Published on June 7th, 2022 | by Subhash Nair0
Hyundai Palisade 2.2 Diesel 8-Seater Exec Review
The Hyundai Palisade is one of two non-premium LARGE SUVs and we really liked it.
Very few in Malaysia really appreciate the significance of the Hyundai Palisade, the very large South Korean SUV that was launched in Malaysia less than a year ago. It’s an important car in the United States because it represents the final nail in the coffin of Japanese car dominance in the mass market. Hyundai and Kia have been chipping away at sedan and mid-sized SUV sales over the years. Today, the Elantra is looked at in the US as a viable alternative to a Corolla and not just a poor man’s option. But the last holdout was in the full-sized SUV segment, where vehicles like the Toyota Sequoia and various other American alternatives have been the main contenders.
When the Palisade (and its Kia cousin, the Telluride) were introduced there, they were instant hits. This essentially cemented the Hyundai Motor Group’s product parity with long established rivals, leaving it free to concentrate on the next challenges in the pick-up truck and EV sectors.
Truly, I was not expecting the Palisade to make its way into the Malaysian market at all. Yes, there are plenty of full-sized options in Malaysia, but most are either specialist vehicles like the Alphard or more premium options like the G Wagon, Land Cruiser or BMW X7. These are all premium vehicles and will easily cost close double or more to purchase. Naturally, if an SUV of this size is presented in Malaysia, it is presented as a premium vehicle with a large displacement engine. But Hyundai did something different with the Palisade for our market.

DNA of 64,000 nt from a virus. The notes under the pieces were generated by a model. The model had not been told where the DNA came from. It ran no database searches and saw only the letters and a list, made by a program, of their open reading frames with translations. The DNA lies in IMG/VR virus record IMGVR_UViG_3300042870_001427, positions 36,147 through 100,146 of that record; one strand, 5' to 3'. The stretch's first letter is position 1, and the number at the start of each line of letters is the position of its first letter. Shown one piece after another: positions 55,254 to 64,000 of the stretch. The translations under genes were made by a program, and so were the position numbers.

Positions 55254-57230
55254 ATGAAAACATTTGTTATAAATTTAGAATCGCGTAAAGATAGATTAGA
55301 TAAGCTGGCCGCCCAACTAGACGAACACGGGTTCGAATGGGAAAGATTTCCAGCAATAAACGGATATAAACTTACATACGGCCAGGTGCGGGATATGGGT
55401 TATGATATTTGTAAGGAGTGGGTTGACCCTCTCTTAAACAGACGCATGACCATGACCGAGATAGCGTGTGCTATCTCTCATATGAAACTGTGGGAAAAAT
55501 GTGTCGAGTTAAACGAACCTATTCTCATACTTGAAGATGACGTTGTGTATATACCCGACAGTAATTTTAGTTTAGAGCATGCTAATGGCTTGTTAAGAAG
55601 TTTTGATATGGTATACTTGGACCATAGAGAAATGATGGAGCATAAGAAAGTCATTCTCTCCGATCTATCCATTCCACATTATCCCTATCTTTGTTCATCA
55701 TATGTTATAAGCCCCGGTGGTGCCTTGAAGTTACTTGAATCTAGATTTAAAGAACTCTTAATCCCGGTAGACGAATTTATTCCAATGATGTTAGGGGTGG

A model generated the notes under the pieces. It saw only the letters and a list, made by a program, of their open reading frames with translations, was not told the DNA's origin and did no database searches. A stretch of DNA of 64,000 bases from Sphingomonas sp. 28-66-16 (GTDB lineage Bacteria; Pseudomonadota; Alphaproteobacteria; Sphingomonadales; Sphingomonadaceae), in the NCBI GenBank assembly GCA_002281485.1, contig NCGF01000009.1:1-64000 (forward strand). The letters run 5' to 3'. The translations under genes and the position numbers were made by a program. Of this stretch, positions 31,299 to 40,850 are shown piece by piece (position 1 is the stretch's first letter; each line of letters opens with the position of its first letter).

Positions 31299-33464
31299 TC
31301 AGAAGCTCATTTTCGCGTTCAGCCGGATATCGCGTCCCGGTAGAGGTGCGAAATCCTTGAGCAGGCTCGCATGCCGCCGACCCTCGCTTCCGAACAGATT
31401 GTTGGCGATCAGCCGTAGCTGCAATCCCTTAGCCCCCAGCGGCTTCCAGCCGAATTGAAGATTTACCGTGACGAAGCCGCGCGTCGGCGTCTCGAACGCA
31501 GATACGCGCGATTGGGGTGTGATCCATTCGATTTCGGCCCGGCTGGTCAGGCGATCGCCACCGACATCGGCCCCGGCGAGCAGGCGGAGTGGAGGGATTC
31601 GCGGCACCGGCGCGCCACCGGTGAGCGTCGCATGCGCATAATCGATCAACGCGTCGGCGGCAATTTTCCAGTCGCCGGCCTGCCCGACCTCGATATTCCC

They packaged it in a number of configurations, perhaps to gauge where the product would be most successful. There are two powertrain options, two seating configurations and 2 trim levels. What we tested was the 2.2L turbo diesel four cylinder with the HTRAC all-wheel drive system in an 8-seater configuration with the Executive trim package. There are also three other variants which swap out the diesel for a 3.8L V6 petrol motor that drives the front-wheels with the Luxe trim package. Options for 7-seats also exist for both fuel types.